The Law Commission has published its review of remote driving in the UK and has given guidance on how it should be regulated.
Its paper states that the current laws surrounding remote driving technology are too vague when the vehicles cannot be seen by the driver and suggest a new prohibition measure “immediately”.
This new measure would allow firms developing such technologies to register for a vehicle special order from the Vehicle Certification Agency to not use a safety driver further than can be seen by the operator.
Nicholas Paines KC, Public Law Commissioner, said: “Our advice concludes that in the immediate term, the Government would be able to address some gaps in the law around remote driving using existing powers, while also providing a path for companies to use the technology lawfully provided that their systems are safe.”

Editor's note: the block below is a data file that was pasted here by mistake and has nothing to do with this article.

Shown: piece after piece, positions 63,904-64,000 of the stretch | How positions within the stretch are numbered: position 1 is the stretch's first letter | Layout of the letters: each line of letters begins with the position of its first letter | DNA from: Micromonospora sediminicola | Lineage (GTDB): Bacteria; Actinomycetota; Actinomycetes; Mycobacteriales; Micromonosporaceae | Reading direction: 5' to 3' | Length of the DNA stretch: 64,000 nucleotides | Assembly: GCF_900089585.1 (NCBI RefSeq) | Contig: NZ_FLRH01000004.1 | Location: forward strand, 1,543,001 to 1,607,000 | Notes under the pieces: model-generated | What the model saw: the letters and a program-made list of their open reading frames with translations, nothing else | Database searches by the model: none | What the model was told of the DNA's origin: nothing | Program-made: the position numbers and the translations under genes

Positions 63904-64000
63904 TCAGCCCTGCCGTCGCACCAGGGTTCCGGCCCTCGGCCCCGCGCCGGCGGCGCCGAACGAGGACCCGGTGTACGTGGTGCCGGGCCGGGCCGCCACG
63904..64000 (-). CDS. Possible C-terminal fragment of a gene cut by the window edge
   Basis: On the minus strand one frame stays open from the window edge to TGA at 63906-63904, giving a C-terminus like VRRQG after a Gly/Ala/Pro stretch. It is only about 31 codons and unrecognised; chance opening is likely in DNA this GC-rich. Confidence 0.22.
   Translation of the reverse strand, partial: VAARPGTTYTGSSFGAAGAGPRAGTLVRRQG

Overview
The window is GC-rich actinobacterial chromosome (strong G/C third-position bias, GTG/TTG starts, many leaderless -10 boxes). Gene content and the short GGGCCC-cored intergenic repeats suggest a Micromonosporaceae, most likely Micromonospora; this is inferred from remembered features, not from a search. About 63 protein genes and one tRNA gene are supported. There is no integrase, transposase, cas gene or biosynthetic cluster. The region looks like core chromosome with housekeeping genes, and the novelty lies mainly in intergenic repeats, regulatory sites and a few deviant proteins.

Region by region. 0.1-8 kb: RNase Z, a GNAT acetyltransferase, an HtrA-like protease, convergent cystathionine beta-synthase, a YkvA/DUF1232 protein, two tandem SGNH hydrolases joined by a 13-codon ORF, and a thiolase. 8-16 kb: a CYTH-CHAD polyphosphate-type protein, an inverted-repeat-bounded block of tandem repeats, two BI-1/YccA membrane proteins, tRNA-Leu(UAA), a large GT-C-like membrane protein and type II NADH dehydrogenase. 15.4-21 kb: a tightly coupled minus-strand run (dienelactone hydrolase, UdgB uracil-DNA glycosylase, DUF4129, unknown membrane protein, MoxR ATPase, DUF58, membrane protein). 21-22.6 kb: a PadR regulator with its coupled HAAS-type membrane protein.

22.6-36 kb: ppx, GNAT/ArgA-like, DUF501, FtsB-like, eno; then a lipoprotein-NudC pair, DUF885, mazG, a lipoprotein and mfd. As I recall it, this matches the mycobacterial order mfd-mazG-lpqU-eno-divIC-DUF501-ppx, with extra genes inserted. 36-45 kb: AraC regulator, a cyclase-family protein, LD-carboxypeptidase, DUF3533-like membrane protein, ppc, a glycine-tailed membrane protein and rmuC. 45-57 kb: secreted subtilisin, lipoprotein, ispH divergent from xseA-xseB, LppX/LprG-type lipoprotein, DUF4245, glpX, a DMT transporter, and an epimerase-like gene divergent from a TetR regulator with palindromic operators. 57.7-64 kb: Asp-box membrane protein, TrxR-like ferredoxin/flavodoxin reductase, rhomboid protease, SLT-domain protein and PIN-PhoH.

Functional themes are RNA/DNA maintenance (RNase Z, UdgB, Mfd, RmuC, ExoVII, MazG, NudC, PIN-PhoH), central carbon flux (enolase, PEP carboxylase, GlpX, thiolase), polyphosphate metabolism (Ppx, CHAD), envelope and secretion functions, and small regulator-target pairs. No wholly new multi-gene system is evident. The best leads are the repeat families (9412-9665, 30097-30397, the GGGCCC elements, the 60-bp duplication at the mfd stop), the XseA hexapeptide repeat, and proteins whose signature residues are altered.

There are also calls in the Law Commission’s paper for a new remote driving regulatory system and for those wishing to operate to be granted a specific remote driving licence.
Driving in the UK from abroad should not be allowed, according to the Law Commission, due to the “lack of enforcement powers”.
“Regulations must respond to other fundamental concerns around security threats and liability in the event of an accident,” added Paines.
The Law Commission claimed remote driving operators should be subject be open to prosecution unless technical issues occur such as connection problems, but should be accountable to regulatory sanctions and potential prosecution.
Jesse Norman, transport minister, said: “The Government needs to ensure that safety is at the forefront of the use of any new technology, and the Department will carefully consider the Law Commission’s recommendations.”
Many firms around the UK are developing autonomous driving technology such as HVS, which is developing a self-driving hydrogen truck with Asda.
The suggested guidance comes after the government announced plans to have self-driving vehicles roaming around the UK by 2025.